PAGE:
The HTC Thunderbolt, which went on sale March 17, is the first phone available in the US that can connect to Verizon’s lightning fast 4G LTE network. That alone makes the Thunderbolt ($250 with new 2-year contract) a considerable piece of hardware, especially for users who routinely run high-bandwidth apps like video chat, online gaming and high-def video streaming. Network speed aside, I found the phone itself to be another solid addition to the HTC’s mostly-impressive family of smartphones, albeit one with a few shortcomings.
The Thunderbolt definitely feels well-built and sturdy in your hand. However, for someone coming from a smaller phone, the 5.78-ounce Thunderbolt, with its 4.8 by 2.6 by .52-inch frame, can feel like a monster in comparison.
But the phone makes good use of its size. The Thunderbolt’s 4.3-inch WVGA screen gives you ample room to maneuver your fingers while touch typing and navigating websites while you’re on the go. My one complaint about the screen is that it was difficult to see outside under direct sunlight.
The phone design is quite simple: power button and headphone jack up top, volume rocker on the right spine, and the standard Home, Menu, Back, Search buttons on the face of the device. On the back, you’ll find an 8-megapixel camera with dual LED flash and a kickstand--much like we saw on the HTC EVO 4G. There’s also a 1.3-megapixel camera on the front of the device for video chatting (more on that further down).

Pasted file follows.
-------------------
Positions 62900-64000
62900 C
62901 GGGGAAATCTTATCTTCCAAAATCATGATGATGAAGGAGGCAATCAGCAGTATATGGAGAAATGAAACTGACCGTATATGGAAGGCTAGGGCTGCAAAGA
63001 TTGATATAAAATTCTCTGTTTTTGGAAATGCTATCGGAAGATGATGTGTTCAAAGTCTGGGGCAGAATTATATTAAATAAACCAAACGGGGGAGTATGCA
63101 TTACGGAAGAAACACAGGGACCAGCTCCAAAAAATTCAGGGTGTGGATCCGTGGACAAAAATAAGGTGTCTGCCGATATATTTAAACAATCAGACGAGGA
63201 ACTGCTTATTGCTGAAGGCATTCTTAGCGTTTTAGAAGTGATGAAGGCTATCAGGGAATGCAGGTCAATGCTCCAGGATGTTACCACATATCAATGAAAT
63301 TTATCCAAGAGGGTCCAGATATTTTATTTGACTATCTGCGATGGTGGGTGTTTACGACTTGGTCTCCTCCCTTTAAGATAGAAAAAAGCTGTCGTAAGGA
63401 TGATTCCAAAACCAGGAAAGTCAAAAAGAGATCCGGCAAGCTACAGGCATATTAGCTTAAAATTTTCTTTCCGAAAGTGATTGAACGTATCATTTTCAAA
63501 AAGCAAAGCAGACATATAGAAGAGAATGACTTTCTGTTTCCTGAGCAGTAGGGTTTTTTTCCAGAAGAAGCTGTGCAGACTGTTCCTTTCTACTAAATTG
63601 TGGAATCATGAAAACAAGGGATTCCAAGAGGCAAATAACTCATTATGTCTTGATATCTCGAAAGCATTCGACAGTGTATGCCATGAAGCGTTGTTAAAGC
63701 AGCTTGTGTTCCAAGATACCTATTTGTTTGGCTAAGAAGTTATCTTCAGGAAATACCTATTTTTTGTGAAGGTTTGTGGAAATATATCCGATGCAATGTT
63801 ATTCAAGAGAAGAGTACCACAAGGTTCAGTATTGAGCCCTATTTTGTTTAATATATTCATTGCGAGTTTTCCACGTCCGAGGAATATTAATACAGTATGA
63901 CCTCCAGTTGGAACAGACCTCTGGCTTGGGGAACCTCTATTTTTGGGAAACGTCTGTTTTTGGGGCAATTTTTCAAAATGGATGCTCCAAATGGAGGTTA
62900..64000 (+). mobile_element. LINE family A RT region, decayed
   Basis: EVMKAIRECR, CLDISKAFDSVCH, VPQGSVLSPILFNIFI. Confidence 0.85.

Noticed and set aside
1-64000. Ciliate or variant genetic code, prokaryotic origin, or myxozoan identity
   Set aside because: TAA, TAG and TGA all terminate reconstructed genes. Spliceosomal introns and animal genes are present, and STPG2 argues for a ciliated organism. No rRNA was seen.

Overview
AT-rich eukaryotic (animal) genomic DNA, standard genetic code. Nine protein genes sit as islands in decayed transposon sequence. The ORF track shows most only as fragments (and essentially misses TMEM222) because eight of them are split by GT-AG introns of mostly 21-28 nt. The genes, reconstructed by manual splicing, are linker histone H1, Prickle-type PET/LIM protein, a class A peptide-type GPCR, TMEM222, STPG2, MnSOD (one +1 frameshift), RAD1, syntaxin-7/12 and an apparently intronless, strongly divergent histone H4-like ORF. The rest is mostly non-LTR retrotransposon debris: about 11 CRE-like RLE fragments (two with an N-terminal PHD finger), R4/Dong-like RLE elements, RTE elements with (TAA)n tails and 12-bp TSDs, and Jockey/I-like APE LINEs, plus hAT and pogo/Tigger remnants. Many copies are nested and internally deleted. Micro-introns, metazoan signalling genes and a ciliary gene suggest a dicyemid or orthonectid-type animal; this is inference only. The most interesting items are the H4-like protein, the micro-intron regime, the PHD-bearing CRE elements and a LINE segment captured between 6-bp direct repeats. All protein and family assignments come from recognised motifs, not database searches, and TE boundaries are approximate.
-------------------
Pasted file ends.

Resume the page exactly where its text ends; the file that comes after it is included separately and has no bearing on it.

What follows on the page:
Lightning Fast Broadband Speeds
The Thunderbolt’s main draw is its broadband speeds, which in my tests were simply stunning. Running the Ookla FCC Mobile Broadband Test I saw consistent download speeds of between 8 megabits per second (mbps) and 12 mbps. With full bars and in an area that supports Verizon’s 4G LTE network, I managed to load the PCWorld mobile site in about 4 seconds. Image-heavy sites like Escapistmagazine.com loaded in under 10 seconds.
The Thunderbolt can share its 4G connection with eight devices using its mobile hotspot function (though it can cost extra depending on your plan). To test the limits of the 4G connection I set up such a hotspot, and connected an iPod Touch and another smartphone with it. I was able to stream live TV to the iPod Touch, download apps and watch high-quality YouTube videos on the phone, while at the same time browsing the web and downloading apps on the Thunderbolt. All of these tasks ran quickly and smoothly with Verizon’s LTE service, and I got the feeling I could have connected a few more devices to the hotspot with little performance loss.
Call quality on the Thunderbolt was not crystal clear, but it was close. The people I called said they could hear minor wind noise from my end, but no other interference.
HTC Sense Gets a Facelift
The Thunderbolt comes pre-loaded with a new and improved version of Sense UI, HTC’s custom software that overlays the Android OS. While most of the Sense UI improvements seem merely cosmetic, a few nifty new features have been thrown in as well.
For instance, dragging down the notification bar at the top of the screen now reveals a list of previously opened apps. This extremely useful function may have been inspired by a similar feature in Apple’s iOS.
Turning on the fast boot option will allow you to start your phone almost immediately, though you will have to turn it off to use certain Android Market apps.